Dave Clark: People who can do high level math are practically a commodity. People who can figure out which problem is the right one to solve and then apply high level math are both expensive and elusive. Those who can communicate effectively the answer in such a way managers can understand, priceless.
(Dave Clark = Vice President of North American Fulfillment @ Amazon.com, quoted by Timothy Hopper, shared by John Cook)
Daniel Lemire: My concern is that “priceless” can mean two things: “no money” or “infinite money”. Which is it?
John Cook: James Goodnight of SAS is worth $6.9 billion.
Lao Tzu: To be so employed _at Amazon_, one needs as well a BA-level knowledge of computer science.
Lao Tzu: +Daniel Lemire I’ve wondered that specifically with regard to mathematical finance. Otton Nikodym, Johann Radon, Igor Girsanov, Robert Cameron, W.T. Martin all have theorems named after them that are taught in the MFE, but none of the men attained wealth.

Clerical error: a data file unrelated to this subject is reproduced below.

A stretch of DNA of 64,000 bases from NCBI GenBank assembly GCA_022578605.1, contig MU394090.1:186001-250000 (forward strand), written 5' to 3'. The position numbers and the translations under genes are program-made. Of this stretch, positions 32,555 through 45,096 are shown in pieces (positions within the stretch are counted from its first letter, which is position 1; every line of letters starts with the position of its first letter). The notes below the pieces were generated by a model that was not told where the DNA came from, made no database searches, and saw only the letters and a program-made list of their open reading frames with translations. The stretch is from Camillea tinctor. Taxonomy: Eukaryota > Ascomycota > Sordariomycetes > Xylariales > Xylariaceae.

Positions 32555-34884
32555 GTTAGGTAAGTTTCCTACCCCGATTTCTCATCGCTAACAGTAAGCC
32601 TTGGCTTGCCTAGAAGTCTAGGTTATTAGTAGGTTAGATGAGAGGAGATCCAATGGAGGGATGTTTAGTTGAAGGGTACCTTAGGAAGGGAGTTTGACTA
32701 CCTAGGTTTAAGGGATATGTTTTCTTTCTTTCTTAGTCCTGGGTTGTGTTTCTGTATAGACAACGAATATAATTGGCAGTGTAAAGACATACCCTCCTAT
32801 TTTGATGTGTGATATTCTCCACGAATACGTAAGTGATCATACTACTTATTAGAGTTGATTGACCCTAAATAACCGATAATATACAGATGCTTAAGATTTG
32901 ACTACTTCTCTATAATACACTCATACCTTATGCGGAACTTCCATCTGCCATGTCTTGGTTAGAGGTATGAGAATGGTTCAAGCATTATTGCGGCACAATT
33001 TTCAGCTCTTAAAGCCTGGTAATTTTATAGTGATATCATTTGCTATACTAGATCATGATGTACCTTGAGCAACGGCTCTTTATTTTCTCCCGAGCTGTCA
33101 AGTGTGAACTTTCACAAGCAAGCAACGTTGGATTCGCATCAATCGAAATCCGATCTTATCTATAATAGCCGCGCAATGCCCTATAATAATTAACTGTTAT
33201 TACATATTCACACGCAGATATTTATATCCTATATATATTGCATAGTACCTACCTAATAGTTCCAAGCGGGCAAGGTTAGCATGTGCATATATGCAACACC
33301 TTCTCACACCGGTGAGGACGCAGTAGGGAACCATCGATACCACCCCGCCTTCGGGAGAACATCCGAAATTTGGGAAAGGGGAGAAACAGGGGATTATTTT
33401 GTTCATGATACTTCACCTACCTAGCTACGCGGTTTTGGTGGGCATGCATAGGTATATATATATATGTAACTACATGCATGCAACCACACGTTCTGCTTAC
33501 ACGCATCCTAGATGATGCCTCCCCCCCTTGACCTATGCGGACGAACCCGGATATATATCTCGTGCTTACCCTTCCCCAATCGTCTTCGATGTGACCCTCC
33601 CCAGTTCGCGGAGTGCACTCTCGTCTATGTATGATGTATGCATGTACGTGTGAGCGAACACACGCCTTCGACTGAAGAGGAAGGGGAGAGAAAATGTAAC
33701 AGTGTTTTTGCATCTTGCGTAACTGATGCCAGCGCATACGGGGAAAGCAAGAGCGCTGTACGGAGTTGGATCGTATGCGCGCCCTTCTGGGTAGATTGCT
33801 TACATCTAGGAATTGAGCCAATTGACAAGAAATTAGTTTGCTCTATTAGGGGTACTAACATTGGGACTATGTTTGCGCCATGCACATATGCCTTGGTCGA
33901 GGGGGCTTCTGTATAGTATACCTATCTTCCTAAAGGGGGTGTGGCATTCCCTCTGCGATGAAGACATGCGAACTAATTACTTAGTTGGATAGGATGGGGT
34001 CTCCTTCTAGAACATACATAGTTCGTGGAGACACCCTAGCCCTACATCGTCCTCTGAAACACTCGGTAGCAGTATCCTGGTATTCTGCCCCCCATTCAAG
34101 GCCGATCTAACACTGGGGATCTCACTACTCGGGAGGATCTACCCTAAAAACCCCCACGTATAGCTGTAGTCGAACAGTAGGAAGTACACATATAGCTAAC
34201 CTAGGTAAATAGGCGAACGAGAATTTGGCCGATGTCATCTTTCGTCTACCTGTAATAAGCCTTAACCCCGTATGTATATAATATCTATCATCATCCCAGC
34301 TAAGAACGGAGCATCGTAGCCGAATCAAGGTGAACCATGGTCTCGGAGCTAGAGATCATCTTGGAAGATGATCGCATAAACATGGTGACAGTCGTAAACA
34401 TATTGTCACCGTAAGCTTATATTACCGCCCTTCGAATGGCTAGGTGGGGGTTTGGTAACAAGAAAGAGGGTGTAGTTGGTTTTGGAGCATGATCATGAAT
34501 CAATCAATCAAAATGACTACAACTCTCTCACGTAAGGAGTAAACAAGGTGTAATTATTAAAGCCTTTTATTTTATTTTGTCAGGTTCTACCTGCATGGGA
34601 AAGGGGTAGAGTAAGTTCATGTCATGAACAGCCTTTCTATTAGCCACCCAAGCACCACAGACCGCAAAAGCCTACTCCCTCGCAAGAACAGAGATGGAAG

Daniel Lemire: +John Cook As someone who was forced to use SAS software for years, I doubt very much that James Goodnight’s wealth is derived from his work in mathematics. But I’d love to be proven wrong.
Preston Bannister: As the guy who can understand complex systems, and (unexpectedly – ask my high school English teachers) can write well enough to bring everyone (including managers) to understanding and concurrence … there seems to be “less” to the “priceless”.
Then again, perhaps I am doing it wrong.